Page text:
Cen­tral bank’s cut of lend­ing rate to 5.6% will boost growth rate

The Star Early Edition - - BUSINESS REPORT - Kevin Yao

CHINA’S lead­er­ship and cen­tral bank were ready to cut in­ter­est rates again and also loos­ened lend­ing re­stric­tions, con­cerned that fall­ing prices could trig­ger a surge in debt de­faults, business fail­ures and job losses, said sources in­volved in pol­i­cy­mak­ing.

Fri­day’s sur­prise cut in rates, the first in more than two years, re­flects a change of course by Beijing and the cen­tral bank, which had per­sisted with mod­est stim­u­lus mea­sures be­fore fi­nally de­cid­ing last week that a bold mon­e­tary pol­icy step was re­quired to sta­bilise the world’s sec­ond­largest econ­omy.

Eco­nomic growth has slowed to 7.3 per­cent in the third quar­ter and pol­i­cy­mak­ers feared it was on the verge of dip­ping be­low 7 per­cent – a rate not seen since the global fi­nan­cial cri­sis. Pro­ducer prices, charged at the fac­tory gate, have been fall­ing for almost three years, pil­ing pres­sure on man­u­fac­tur­ers, and con­sumer in­fla­tion is also weak.

“Top lead­ers have changed their views,” said a se­nior economist at a gov­ern­ment think tank.

The economist, who de­clined to be named, said the Peo­ple’s Bank of China had shifted its fo­cus to­wards broad­based stim­u­lus and was open to more rate cuts as well as a cut to the bank­ing in­dus­try’s re­serve re­quire­ment ra­tio (RRR), which ef­fec­tively re­stricted the amount of cap­i­tal avail­able to fund loans.

China cut the RRR for some banks this year, but has not an­nounced a bank­ing-wide re­duc­tion in the ra­tio since May 2012.

“Fur­ther in­ter­est rate cuts should be in the pipe­line as we have en­tered into a rate-cut cy­cle and RRR cuts are also likely,” the think tank’s economist said.

Fri­day’s move, which cut one-year bench­mark lend­ing rates by 40 ba­sis points to 5.6 per­cent, also arose from con­cerns that lo­cal gov­ern­ments were strug­gling to man­age high debt bur­dens amid re­forms to their fund­ing ar­range­ments, the sources said. Top lead­ers had been re­sist­ing a rate cut, fear­ing it could fuel debt and prop­erty bub­bles and dent their re­formist cre­den­tials, but were even­tu­ally swayed by signs of de­te­ri­o­rat­ing growth as the prop­erty sec­tor cooled.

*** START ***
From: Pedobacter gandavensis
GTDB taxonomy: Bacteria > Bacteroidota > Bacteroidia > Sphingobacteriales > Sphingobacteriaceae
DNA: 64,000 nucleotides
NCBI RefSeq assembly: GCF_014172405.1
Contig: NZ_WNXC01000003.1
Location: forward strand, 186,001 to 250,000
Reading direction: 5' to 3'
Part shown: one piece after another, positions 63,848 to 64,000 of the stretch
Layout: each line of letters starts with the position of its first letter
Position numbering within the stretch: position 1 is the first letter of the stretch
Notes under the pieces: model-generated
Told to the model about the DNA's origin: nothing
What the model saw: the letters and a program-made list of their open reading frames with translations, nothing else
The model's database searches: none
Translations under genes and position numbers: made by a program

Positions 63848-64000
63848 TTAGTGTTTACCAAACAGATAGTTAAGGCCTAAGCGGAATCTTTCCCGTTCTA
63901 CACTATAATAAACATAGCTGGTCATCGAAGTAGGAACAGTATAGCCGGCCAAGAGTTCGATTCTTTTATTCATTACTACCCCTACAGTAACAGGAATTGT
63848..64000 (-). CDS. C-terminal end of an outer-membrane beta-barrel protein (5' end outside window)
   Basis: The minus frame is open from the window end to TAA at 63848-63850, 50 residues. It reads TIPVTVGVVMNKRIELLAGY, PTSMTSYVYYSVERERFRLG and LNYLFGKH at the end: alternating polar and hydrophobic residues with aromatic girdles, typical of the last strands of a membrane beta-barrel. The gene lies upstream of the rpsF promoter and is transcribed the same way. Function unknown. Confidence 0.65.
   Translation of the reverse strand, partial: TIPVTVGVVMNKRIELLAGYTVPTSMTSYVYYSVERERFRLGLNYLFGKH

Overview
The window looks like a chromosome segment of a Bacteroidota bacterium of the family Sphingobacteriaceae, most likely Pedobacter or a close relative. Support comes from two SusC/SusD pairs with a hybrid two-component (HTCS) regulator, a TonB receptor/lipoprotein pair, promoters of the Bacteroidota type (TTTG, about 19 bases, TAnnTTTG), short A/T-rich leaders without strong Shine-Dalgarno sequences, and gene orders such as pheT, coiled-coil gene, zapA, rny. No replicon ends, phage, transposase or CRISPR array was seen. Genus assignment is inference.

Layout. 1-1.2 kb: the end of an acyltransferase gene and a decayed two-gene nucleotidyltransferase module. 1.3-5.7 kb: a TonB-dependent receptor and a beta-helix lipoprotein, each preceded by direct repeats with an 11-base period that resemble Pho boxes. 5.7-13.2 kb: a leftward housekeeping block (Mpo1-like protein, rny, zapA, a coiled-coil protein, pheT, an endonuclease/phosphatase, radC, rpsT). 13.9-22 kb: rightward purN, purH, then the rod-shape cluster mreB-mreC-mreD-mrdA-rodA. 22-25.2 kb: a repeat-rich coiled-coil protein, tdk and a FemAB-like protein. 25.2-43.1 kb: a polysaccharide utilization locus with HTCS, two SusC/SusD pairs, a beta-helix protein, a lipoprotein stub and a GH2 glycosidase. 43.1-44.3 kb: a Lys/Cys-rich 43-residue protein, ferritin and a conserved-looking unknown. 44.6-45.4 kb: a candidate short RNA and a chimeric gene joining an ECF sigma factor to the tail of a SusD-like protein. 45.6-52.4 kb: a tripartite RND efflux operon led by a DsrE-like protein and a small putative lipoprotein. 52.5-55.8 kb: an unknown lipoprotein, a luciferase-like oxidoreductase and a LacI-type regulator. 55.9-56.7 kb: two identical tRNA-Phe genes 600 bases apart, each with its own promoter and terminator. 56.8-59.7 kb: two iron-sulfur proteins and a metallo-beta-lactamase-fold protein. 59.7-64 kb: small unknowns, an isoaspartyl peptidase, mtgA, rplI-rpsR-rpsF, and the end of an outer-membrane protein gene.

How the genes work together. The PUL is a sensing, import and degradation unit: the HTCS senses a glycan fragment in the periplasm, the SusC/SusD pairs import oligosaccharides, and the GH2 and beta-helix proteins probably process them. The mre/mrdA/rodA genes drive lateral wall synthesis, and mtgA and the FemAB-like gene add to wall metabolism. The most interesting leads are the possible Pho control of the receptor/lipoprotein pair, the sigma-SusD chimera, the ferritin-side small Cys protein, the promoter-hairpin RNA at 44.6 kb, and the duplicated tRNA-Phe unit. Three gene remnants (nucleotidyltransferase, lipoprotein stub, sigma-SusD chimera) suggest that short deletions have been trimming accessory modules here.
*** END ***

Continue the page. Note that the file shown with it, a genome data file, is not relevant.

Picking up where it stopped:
Un­til then, they had per­sisted with tar­geted pol­icy steps, such as cuts in re­serve ra­tios for se­lected banks and liq­uid­ity in­jec­tions into the bank­ing sys­tem. But th­ese failed to bring down bor­row­ing costs for the cor­po­rate sec­tor.

“In­creas­ing liq­uid­ity by the cen­tral bank has failed to lower bor­row­ing costs for the real econ­omy,” said a for­mer cen­tral bank re­searcher who now works for the gov­ern­ment.

“Em­ploy­ment still holds up, but cor­po­rate prof­its have been squeezed as pro­ducer price de­fla­tion bites, and it’s un­rea­son­able for banks to have hefty prof­its.”

Many Chi­nese econ­o­mists had been call­ing for bolder pol­icy ac­tions, as re­cent data showed the econ­omy los­ing more steam in the fourth quar­ter and con­sumer price in­fla­tion fall­ing. Full-year growth is on track to un­der­shoot the gov­ern­ment’s 7.5 per­cent tar­get and mark the weak­est ex­pan­sion in 24 years.

“GDP [gross do­mes­tic prod­uct] growth is near 7 per­cent which is at a dan­ger­ous level given it could still go even lower due to struc­tural re­forms,” said Li Xun­lei, the chief economist at Haitong Se­cu­ri­ties. “The rate cut helped boost con­fi­dence in next year’s growth out­look,” said Li, who was among econ­o­mists who dis­cussed pol­icy is­sues with Premier Li Ke­qiang re­cently.

Gov­ern­ment think tanks, which make pol­icy pro­pos­als, have urged Beijing to cut its eco­nomic growth tar­get next year, prob­a­bly to about 7 per­cent, from around 7.5 per­cent this year.

The lead­er­ship is due to map out eco­nomic and re­form plans for next year at a work con­fer­ence next month, in­clud­ing eco­nomic tar­gets which will be un­veiled in par­lia­ment in March. China’s lead­ers also wor­ried that a sharp eco­nomic slow­down could hurt em­ploy­ment and un­der­mine pub­lic support for re­forms.

The cen­tral bank does not have the fi­nal word on ad­just­ing in­ter­est rates or the value of the yuan. The ba­sic course of mon­e­tary and cur­rency pol­icy is set by the State Coun­cil, China’s cab­i­net, or by the Com­mu­nist Party’s rul­ing polit­buro. – Reuters


Peo­ple use ATMs at an In­dus­trial and Com­mer­cial Bank of China. Fri­day’s move, which cut one-year bench­mark lend­ing rates by 40 ba­sis points to 5.6 per­cent arose from con­cerns that lo­cal gov­ern­ments are strug­gling to man­age high debt bur­dens.

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